TOWNSEND -- Poor acoustics, a lack of storage space and extreme temperature fluctuations are some of the challenges facing the North Middlesex Regional High School's music and arts program.
Representatives from the North Middlesex Building Committee, which just completed the schematic-design phase for an $89 million new high school, led a public forum and tour of the existing high school Wednesday for a small group of residents to showcase the struggles the building poses for students in the fine arts.
The existing auditorium is not handicapped-accessible, does not have a professional lighting system and does not block noise from the lobby, building-committee representatives said on the tour.
The new auditorium would feature more seating, new lighting and audio systems and better acoustics. It would also become handicapped accessible to bring the building up to code.
"It'll be a modern set-up," said committee member Heidi Messing.
Lorraine Finnegan of design firm Symmes, Maini & McKee Associates, said the band, chorus, drama and technology students all utilize the auditorium during the school day, making it just as important as a more typical classroom space.
"An auditorium is not just a performance space, it's a classroom," Finnegan said.
Band Director Jason Bielik said the school's band and chorus classrooms are also less-than-ideal work spaces for students.
A lack of private practice space in the band room, which was originally built to be a cafeteria, makes it difficult for students to rehearse outside of the entire group, Bielik said.
"The kids want to come rehearse together, they want to practice. There's simply nowhere to go, so they're just all in here together trying to play in what's really a cacophonous area," Bielik said.
The band room also does not have any storage space, leaving students to store their instruments stacked against a wall.
Member David Amari said the new facility would incorporate dedicated storage space.
"We can secure all this very expensive equipment, keep it safe, make it last," Amari said.
The art rooms, Bielik said, allow little space to display students' work and forced students to work under harsh lighting.
"I don't think arts are meant to be done under fluorescent lights," Bielik said.
Amari said the new building would have a better atmosphere for students.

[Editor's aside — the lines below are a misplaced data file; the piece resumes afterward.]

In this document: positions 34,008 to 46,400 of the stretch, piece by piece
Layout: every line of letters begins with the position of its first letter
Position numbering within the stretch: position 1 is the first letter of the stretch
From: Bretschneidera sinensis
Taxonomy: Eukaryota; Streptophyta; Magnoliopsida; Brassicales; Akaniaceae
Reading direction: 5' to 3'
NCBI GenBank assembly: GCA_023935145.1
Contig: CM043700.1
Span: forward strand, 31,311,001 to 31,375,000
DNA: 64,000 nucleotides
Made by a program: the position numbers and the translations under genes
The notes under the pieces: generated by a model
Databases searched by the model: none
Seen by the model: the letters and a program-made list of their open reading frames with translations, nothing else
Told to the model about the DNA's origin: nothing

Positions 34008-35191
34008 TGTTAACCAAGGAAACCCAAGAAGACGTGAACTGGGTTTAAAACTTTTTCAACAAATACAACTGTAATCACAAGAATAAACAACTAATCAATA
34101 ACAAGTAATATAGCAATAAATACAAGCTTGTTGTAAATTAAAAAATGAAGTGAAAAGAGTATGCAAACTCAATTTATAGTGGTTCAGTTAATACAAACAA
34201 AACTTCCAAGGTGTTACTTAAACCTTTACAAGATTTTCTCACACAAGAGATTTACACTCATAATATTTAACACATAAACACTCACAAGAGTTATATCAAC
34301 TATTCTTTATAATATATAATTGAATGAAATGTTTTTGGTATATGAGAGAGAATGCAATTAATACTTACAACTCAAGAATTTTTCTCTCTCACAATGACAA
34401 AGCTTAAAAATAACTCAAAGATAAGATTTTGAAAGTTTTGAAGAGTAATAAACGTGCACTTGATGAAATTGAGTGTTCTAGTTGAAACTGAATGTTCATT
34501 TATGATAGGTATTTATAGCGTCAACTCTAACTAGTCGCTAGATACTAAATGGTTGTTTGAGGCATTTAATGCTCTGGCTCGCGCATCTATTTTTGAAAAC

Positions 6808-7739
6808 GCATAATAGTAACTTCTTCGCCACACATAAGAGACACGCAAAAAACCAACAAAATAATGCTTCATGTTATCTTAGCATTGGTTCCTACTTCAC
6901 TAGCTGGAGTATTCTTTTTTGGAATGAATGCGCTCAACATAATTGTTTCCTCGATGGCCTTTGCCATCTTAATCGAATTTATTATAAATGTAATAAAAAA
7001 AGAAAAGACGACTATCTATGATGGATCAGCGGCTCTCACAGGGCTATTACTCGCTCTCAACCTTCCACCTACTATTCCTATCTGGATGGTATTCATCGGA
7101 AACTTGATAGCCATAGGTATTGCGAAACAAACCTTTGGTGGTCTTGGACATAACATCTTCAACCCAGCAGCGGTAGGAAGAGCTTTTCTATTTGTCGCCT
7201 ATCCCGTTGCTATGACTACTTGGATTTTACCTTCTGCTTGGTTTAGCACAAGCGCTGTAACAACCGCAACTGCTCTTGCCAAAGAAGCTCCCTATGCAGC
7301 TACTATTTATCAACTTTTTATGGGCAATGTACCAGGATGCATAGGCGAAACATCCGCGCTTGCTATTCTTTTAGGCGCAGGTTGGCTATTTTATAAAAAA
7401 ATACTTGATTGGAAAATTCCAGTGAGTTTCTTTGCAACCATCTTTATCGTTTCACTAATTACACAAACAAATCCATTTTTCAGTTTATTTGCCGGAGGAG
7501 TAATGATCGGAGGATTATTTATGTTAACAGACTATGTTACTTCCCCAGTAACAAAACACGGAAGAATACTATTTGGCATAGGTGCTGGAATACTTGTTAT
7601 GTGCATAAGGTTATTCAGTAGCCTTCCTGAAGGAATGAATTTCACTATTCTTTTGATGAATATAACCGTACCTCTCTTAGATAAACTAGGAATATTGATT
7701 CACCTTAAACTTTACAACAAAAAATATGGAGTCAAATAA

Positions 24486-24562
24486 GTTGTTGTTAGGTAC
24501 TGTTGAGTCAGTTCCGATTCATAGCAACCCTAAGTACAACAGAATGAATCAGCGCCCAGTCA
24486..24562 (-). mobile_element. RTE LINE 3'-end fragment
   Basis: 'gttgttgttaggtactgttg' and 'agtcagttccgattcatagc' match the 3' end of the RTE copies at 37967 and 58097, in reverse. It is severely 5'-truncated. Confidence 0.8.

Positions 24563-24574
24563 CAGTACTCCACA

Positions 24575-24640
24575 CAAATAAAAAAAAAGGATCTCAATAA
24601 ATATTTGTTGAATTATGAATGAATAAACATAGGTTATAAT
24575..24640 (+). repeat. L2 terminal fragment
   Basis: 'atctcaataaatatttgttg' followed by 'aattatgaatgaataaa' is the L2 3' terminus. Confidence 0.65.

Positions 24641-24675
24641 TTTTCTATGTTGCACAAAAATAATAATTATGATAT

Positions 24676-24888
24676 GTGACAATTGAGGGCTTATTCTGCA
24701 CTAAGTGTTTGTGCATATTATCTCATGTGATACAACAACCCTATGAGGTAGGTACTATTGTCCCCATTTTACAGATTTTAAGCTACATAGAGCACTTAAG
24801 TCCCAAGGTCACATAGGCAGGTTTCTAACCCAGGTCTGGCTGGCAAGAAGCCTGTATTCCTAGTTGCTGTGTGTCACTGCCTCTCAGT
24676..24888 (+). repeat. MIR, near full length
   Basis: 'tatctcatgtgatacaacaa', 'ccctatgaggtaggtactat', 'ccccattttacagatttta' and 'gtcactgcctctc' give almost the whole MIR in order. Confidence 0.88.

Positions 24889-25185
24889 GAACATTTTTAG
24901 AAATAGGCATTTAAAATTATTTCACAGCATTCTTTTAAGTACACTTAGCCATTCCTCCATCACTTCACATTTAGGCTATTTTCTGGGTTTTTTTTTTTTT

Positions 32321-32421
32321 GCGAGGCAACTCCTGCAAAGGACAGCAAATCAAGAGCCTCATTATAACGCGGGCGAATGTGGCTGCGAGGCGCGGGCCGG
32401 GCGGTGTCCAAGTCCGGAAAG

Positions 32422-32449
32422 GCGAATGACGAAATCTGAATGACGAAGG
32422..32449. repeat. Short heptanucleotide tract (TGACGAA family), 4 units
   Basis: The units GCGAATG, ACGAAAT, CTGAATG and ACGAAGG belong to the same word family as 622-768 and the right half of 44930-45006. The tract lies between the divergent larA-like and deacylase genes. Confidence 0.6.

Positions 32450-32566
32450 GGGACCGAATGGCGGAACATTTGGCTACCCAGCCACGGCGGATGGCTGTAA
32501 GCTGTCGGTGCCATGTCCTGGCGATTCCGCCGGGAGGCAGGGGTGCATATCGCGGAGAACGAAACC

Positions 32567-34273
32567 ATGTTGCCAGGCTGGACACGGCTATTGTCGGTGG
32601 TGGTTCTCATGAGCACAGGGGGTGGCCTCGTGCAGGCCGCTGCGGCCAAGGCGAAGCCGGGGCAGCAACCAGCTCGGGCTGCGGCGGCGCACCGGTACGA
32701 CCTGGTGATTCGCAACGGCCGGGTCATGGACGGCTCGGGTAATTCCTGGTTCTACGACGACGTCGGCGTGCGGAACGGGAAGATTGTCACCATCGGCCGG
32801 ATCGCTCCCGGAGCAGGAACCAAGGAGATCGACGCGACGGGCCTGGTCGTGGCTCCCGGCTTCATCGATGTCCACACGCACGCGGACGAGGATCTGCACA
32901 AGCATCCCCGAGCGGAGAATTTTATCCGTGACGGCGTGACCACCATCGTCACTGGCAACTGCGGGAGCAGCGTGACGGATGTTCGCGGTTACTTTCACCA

"Displaying the artwork for the students and having nice lighting is important for the students. It's kind of an essential thing to ensuring they have the confidence to compete," Amari said.
Messing said the new building would be organized into clusters for different subject areas and will feature common spaces designed for large-group learning.
"The whole building is accessible, well-laid out, well-thought out, secure," Messing said.
It would also include natural lighting and an outdoor classroom, Amari said.
"It is such a grind to just push through all the academics, and to make it fun and creative and give kids the opportunity to change things up, bring in some natural light and really enjoy learning will help them get through to higher learning," Amari said.
Member Oscar Hills praised the work students and staff have done with the outdated facilities, but said the new facility would bring much needed changes.
"Our district I feel had done very well with the limited resources and our staff deserves a lot of credit," Hills said.
"This is a project for all. It's really going to help all avenues I believe," he added.
Pepperell resident Susan Whittemore, who has three children who attend Varnum Brook Elementary School, encouraged others in the community to attend future tours and information sessions on the project.
"Seeing the building and then seeing the schematic design, it's worth the hour or two to come down and see it because it's night and day," Whittemore said.
The new construction project will go before voters of Ashby, Pepperell and Townsend in a series of Special Town Meetings the week of March 10. It must pass in all three Special Town Meetings, as well as in ballot questions in each town.
About $48 million of the project costs will be paid for by the towns, with the rest set to come from the Massachusetts School Building Authority.
If the project passes, construction would start in spring 2015 and the new building would be completed in fall 2017. Demolition of the existing school would be finished by fall 2018.
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